Broadband Boosts Online Spending: Survey

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Consumers who switch from narrowband Internet access to broadband tend to spend more time online overall and also shop more via the Web, according to results of a usage study released last week by Excite@Home Corp.

More than 73 percent of respondents to a national survey of 587 cable-modem and digital subscriber line users said they regularly buy products over the Internet. Of those, 65 percent had made a purchase within the past month.

Forty-six percent of broadband subscribers shop for electronics, computer equipment or software online. Only 29 percent of those consumers shopped for similar products before they switched to broadband connection.

"Shopping online on a dial-up service is a very labor- intensive and time-consuming task," Excite@Home director of market strategy Seth Cohen said. "A primary advantage of broadband is the speed required for the completion of the task."

Also, "broadband also allows you to do much more comparison shopping," he said. Consumers that can visit three or four online shopping sites in the time it used to take to visit one are likely to ultimately find a better deal.

Certain product categories still tend to dominate online shopping, such as books, music and consumer-electronics hardware.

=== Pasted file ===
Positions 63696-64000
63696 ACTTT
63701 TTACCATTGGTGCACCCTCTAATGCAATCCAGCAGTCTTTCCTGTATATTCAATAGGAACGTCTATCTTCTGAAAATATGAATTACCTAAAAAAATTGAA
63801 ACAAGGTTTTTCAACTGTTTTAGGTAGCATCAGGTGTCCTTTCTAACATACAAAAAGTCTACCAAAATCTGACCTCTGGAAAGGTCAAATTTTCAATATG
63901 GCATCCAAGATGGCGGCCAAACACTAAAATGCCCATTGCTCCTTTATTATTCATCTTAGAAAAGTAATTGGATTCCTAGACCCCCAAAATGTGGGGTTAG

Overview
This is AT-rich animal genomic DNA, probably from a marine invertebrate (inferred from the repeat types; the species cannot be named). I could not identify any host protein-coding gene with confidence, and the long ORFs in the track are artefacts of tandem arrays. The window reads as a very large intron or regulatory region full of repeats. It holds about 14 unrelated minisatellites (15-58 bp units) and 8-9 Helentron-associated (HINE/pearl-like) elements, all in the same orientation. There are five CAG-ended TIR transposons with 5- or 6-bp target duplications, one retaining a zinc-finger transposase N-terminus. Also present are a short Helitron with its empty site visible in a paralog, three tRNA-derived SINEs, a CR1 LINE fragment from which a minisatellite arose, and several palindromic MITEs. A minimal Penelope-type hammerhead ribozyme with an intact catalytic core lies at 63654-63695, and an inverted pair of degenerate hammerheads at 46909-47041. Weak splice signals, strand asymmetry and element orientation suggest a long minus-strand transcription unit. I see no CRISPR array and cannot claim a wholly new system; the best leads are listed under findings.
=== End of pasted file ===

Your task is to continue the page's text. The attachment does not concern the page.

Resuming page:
"I don't think we've reached the point where people buy products that you need to see and touch and feel," Cohen said.

That might change somewhat once online retailers are able to show clothing from multiple angles and in close enough detail that shoppers can examine the weave, for example. But for now, "most of the sites are optimized for narrowband" because 90 percent of users are still employing dial-up modems, noted Cohen.

Consumers in the broadband survey were asked about their rate of technology adoption, including whether their peers view them as new-technology experts; how quickly they subscribed to broadband once it was made available to them; and how their online habits changed after they started using high-speed service.

In usage studies 18 months ago, early adopters tended to use their service about 20 hours per week, Cohen said. Weekly online usage average has gone down to about 13 hours for Excite@Home subscribers, "which indicates we're getting more mainstream customers."

On average, DSL customers still tend to spend a little more time online than cable-modem customers, Cohen said. Those numbers likely indicate that DSL is still attracting more early adopters than mainstream customers.

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